After the life of the shuttles, Baikonur will be the only gateway to space for NASA.
The latest launch of the Soyuz spacecraft underlines the risks that the United States space program will now be associated with: dependence for years ahead from another country on the delivery of all NASA astronauts to outer space. None of the space systems can be on 100 percent reliable. Therefore, the question arises - how risky is the chosen strategy?
The main lesson of the global partnership that enabled the construction of the International Space Station is obvious. We realized that complex independent technologies for major space objects prove their amazing operational reliability in the face of unavoidable unforeseen situations. Providing oxygen, going into open space or transporting the crew - in all these cases, the availability of redundant backup options can be crucial.
However, these lessons are now being ignored. The crew members of the space station, including the Russian Fedor Yurchikhin, as well as NASA astronauts Doug Wheelock and Shannon Walker, who set off for the orbital station on Tuesday, will no longer fly into space and return to Earth on departing soon to well-deserved rest space shuttles. The univariate method and algorithm of the critical path is now unexpectedly proposed to be considered “quite good”.
Neither of which impeccability we are no longer talking. What are the main threats - known and perceived - that may be associated with the use of "Soyuz", which became the only option for the delivery of crews to the space station?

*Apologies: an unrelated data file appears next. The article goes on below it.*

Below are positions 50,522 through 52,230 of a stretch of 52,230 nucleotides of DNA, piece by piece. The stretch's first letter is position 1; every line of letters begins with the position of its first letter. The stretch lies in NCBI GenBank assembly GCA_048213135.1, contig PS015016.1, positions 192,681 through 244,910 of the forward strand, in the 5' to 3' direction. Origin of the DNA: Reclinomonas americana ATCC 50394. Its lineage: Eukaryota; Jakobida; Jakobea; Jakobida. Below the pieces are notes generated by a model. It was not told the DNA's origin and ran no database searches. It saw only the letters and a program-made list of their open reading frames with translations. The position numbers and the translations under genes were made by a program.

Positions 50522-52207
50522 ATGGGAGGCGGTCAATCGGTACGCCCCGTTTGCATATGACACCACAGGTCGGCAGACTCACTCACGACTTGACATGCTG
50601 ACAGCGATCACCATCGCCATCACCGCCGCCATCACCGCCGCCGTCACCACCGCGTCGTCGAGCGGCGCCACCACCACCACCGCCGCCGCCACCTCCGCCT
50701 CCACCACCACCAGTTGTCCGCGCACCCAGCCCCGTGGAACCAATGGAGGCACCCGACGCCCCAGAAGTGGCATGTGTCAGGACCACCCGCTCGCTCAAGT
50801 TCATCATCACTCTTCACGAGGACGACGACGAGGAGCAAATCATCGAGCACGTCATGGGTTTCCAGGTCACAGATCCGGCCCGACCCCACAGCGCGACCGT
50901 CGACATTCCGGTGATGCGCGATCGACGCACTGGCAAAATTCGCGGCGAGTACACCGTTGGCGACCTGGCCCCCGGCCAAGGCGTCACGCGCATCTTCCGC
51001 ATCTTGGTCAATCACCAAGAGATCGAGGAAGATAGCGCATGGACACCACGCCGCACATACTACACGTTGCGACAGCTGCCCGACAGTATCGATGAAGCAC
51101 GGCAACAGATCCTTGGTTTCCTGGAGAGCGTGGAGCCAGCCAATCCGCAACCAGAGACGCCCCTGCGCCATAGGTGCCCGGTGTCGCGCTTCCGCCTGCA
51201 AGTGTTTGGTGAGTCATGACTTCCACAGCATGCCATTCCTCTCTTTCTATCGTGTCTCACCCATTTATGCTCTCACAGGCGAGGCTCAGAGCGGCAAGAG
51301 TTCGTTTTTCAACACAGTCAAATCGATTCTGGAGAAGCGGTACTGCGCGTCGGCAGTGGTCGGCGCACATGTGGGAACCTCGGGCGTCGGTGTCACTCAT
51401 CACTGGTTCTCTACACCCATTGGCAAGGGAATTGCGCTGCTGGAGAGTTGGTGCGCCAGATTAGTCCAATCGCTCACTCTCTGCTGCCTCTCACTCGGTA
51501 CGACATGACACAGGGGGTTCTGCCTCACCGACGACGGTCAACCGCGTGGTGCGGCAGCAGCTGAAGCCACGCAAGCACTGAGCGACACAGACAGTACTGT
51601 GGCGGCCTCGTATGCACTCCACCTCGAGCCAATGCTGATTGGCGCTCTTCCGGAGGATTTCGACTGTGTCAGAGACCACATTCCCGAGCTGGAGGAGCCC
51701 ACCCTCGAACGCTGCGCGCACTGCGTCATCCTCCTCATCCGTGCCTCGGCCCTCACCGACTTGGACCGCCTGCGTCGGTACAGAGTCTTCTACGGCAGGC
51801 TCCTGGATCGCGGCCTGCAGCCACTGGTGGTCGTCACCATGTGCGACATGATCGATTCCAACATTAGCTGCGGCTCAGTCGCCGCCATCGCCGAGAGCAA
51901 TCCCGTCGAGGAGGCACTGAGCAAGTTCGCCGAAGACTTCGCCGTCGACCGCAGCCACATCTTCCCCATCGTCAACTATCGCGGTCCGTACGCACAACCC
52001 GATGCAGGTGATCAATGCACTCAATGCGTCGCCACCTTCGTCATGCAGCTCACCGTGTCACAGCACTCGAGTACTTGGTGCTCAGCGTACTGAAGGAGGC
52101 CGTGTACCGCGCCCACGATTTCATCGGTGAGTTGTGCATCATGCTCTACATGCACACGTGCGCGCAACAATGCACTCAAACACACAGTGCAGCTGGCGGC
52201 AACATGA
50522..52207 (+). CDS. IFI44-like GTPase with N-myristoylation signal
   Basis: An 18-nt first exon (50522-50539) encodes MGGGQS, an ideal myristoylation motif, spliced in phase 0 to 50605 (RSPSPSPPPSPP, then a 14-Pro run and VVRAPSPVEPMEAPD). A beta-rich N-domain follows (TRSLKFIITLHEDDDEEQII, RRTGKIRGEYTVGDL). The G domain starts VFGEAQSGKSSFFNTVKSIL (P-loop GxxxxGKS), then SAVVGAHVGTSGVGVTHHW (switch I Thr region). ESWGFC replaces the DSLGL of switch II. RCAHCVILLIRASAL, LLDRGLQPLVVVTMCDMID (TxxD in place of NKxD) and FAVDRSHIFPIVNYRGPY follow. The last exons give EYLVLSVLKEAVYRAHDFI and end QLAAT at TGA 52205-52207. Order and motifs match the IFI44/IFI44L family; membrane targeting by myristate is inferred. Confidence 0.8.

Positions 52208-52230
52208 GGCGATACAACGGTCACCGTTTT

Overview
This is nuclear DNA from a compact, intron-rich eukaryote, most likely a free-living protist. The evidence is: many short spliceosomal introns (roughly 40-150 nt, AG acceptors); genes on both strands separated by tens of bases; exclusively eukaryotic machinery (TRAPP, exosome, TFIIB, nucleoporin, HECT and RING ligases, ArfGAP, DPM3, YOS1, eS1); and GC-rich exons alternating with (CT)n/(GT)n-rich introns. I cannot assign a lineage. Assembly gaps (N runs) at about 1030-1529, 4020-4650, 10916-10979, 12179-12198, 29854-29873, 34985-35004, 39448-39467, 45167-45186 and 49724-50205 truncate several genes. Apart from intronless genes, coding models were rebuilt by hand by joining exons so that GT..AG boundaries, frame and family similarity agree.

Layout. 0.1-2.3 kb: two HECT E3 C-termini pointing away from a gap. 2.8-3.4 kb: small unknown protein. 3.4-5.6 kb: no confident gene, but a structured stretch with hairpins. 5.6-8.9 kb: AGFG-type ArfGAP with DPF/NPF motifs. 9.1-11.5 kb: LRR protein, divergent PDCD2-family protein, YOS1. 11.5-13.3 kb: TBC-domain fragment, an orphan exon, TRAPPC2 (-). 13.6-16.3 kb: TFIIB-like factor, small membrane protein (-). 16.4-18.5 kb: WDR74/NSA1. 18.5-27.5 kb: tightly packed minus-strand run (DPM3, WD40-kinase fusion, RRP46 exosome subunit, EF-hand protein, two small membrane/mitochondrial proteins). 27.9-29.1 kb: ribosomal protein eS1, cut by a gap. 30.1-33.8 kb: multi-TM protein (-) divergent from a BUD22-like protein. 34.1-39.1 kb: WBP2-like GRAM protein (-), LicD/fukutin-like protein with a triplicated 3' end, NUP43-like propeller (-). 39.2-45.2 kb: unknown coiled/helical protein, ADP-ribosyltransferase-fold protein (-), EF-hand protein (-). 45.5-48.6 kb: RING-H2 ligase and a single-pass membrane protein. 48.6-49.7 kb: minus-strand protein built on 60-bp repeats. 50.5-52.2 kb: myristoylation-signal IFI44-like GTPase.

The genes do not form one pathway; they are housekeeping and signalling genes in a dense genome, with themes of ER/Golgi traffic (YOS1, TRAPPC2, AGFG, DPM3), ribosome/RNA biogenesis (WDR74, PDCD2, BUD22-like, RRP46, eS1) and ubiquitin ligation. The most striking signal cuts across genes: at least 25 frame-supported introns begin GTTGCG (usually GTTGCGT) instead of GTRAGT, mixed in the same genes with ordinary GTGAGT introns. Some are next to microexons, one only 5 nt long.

1. Price games. It will be difficult for Russians to resist the temptation to use their monopoly position in order to ask for too high a price, and the latest increase in payment for a spacecraft is highly suspicious.
However, both sides will negotiate hard, and the Americans have important trumps in their hands. Most of the electrical equipment, as well as the space-to-Earth communication channels on the ISS, belong to the United States. Russian cosmonaut and space station veteran Mikhail Tyurin last year complained that when using only Russian ground stations, only one large file with images could be transmitted to Earth for a session, and this level is lower than what was at the disposal of the American (and Soviet) stations. ) space stations in 1970 and 1980 years. Russian satellites of radio relay communications of a new generation are only now preparing for launch. Therefore, the United States can respond to any increase in the price of delivery of crew members by a symmetrical increase in the price per kilowatt / hour or megabits.
2. Technological disadvantages. Spacecraft "Soyuz" and accelerating rockets have been used for decades, and all this time they have been consistently improved. But since these are single-use devices, the reliability of each run is determined by the conditions of production at the moment, and not by the statistical data recorded in the logbooks.
In recent years, there have been many unpleasant surprises associated with both hardware and software. There is also an alarming frequently used practice of hiding information from the public about such problems in Moscow and Washington. During the two next landings of the Soyuz in 2008, the detachment of the one-time descent module was not carried out normally. As a result, “Soyuz”, during landing, entered a red-hot plasma with a raised nose, which created a mortal danger to the unprotected sections of the capsule. At the start of 2009, a software crash led to unplanned rocket motors being turned on, as a result of which the space station almost collapsed due to vibration. At the end of last year, at launch, there were problems with the spacecraft emergency escape system, however, fortunately, it was not needed. In each of these cases, information about equipment malfunctions leaked out against the background of official silence. It is possible that there were more such cases, but we simply do not know about them.